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Passing on Texts in the Ancient World: A Case Study with the Biblical Texts from the Qumran Dead Sea Scrolls
December 5, 2016 @ 3:30 pm - 5:00 pm
Kingdon Fellow (2016-2017)
Classics and Religious Studies, University of Nebraska-Lincoln
When we think of “the Bible” in the 21st century, we usually think of a fixed text, in an ancient language, that is revered by one or more religious communities as “the word of God.” How did ancient Jews think about the texts that became the Bible? How were those texts handed down by scribes? How did communities preserve them? The seminar will discuss the biblical manuscripts from the Qumran Dead Sea Scrolls in order to answer those questions.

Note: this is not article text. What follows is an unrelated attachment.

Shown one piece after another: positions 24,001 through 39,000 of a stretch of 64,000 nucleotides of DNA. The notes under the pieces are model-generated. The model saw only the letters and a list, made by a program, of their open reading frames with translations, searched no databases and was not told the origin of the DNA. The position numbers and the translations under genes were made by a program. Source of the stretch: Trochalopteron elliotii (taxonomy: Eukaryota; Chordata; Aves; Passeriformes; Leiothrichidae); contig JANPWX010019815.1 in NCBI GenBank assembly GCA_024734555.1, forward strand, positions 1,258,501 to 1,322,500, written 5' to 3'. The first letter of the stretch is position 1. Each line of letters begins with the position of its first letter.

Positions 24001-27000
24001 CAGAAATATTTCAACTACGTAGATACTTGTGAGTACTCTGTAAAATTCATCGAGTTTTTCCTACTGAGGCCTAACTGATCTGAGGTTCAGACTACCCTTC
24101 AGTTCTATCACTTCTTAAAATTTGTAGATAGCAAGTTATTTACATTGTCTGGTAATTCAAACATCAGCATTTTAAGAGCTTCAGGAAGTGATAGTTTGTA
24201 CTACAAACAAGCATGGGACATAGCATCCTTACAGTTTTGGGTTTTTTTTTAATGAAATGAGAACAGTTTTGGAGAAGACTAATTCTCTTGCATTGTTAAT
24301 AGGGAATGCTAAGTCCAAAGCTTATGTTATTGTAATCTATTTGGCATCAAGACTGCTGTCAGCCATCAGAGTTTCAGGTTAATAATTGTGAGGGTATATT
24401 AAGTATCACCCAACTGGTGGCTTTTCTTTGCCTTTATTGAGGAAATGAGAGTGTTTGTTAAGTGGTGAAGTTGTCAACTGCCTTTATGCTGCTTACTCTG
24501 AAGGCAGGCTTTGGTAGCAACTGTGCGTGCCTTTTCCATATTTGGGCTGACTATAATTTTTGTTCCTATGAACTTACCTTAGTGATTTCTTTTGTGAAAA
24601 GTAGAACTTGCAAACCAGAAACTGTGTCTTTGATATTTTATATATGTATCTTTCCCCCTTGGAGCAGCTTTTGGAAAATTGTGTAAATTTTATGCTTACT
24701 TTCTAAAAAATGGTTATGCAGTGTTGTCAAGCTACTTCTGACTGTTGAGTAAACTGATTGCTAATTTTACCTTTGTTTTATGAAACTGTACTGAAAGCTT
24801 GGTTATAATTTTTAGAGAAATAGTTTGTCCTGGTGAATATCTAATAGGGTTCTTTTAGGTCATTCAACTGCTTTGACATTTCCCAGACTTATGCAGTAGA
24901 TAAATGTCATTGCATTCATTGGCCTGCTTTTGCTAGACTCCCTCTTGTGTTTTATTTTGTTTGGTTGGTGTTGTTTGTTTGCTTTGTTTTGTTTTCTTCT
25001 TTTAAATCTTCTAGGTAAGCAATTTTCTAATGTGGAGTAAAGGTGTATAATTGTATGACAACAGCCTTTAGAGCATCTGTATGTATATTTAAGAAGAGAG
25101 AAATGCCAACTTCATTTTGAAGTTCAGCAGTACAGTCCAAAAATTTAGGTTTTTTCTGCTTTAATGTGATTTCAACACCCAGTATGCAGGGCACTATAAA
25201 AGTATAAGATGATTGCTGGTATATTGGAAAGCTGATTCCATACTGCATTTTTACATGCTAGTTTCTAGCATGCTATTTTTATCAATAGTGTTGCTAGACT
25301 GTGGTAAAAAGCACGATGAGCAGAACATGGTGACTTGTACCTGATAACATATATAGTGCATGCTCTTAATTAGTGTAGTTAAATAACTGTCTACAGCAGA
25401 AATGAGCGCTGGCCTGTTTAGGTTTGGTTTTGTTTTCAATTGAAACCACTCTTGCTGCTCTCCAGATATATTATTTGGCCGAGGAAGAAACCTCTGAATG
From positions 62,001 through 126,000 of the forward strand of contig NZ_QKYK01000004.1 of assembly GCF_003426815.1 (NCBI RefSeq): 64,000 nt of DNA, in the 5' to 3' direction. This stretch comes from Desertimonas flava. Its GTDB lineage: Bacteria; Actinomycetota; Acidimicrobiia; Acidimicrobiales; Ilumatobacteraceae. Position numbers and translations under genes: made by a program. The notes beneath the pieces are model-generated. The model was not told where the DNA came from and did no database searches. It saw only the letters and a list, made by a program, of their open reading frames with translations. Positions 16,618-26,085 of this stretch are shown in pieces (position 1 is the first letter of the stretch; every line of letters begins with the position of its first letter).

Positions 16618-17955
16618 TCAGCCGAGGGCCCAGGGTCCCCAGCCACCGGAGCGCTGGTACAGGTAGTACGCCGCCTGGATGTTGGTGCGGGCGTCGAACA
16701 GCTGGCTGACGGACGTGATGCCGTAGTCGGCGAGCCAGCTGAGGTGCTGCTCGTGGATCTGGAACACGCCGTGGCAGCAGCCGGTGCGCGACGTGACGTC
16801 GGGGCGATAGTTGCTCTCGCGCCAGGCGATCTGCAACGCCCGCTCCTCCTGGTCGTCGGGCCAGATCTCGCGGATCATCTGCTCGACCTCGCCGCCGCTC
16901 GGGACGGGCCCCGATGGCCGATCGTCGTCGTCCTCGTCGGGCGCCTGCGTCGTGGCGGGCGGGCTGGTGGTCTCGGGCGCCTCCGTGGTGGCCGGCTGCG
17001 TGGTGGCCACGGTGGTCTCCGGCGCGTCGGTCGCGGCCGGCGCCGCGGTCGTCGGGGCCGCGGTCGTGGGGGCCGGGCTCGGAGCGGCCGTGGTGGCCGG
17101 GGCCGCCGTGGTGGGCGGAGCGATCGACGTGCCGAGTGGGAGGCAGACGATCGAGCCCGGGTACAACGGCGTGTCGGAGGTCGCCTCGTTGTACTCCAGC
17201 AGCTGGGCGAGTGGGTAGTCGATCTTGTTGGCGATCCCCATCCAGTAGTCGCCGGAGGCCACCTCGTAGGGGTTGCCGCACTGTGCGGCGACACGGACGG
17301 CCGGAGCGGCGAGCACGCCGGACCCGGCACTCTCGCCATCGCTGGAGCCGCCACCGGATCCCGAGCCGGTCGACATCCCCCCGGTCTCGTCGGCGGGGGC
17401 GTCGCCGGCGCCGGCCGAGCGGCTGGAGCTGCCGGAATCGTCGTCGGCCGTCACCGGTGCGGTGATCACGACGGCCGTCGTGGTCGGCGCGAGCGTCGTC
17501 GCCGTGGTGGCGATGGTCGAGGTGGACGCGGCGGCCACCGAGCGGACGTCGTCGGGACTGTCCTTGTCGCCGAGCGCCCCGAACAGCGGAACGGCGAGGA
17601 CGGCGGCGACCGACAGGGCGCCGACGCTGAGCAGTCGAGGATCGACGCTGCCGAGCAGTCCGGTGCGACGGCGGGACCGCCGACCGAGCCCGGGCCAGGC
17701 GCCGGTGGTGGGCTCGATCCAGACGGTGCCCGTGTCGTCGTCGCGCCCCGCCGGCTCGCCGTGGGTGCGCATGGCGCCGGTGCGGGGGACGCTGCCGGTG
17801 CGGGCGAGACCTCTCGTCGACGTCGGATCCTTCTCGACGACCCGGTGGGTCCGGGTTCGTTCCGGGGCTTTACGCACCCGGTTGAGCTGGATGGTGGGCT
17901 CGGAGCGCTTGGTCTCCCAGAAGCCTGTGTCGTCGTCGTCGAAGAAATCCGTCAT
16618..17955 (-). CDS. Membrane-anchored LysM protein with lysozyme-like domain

Sidnie White Crawford is Willa Cather Professor of Classics and Religious Studies at the University of Nebraska-Lincoln, where she teaches in the areas of Hebrew Bible, Second Temple Judaism, and Hebrew language. She is an internationally recognized scholar in the areas of Dead Sea Scrolls and Textual Criticism of the Hebrew Bible. Her most recent book, edited with Cecilia Wassen, is The Dead Sea Scrolls at Qumran and the Concept of a Library, published by E. J. Brill (2016). Sidnie currently serves as Chair of the Board of Trustees of the W. F. Albright Institute of Archaeological Research in Jerusalem, the American headquarters for archaeological research in the Holy Land, and as a member of the Society of Biblical Literature Council. She is also a member of numerous editorial boards, including Hermeneia: A Commentary Series (Fortress Press), The Textual History of the Bible (Brill), and The Hebrew Bible: A Critical Edition (SBL Press). In her free time, Dr. Crawford enjoys international travel, classical music, in particular, early music and opera, and watching sports, especially Husker football and women’s volleyball. She usually lives in Lincoln, NE with her husband, Dr. Dan D. Crawford, and their cat, Mollie, but is delighted to be spending the year at the IRH and enjoying all that Madison has to offer.